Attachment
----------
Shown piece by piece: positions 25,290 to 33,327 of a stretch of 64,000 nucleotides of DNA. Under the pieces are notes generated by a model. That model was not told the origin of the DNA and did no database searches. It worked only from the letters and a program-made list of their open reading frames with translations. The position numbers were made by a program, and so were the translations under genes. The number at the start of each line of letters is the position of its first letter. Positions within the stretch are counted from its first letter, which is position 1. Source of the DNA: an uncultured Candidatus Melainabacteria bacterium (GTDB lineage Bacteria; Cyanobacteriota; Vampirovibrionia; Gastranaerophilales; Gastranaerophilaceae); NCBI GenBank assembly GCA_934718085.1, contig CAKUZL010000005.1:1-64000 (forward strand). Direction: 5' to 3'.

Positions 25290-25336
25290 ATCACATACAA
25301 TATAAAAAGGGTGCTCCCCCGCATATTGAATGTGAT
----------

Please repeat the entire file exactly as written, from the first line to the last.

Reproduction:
Shown piece by piece: positions 25,290 to 33,327 of a stretch of 64,000 nucleotides of DNA. Under the pieces are notes generated by a model. That model was not told the origin of the DNA and did no database searches. It worked only from the letters and a program-made list of their open reading frames with translations. The position numbers were made by a program, and so were the translations under genes. The number at the start of each line of letters is the position of its first letter. Positions within the stretch are counted from its first letter, which is position 1. Source of the DNA: an uncultured Candidatus Melainabacteria bacterium (GTDB lineage Bacteria; Cyanobacteriota; Vampirovibrionia; Gastranaerophilales; Gastranaerophilaceae); NCBI GenBank assembly GCA_934718085.1, contig CAKUZL010000005.1:1-64000 (forward strand). Direction: 5' to 3'.

Positions 25290-25336
25290 ATCACATACAA
25301 TATAAAAAGGGTGCTCCCCCGCATATTGAATGTGAT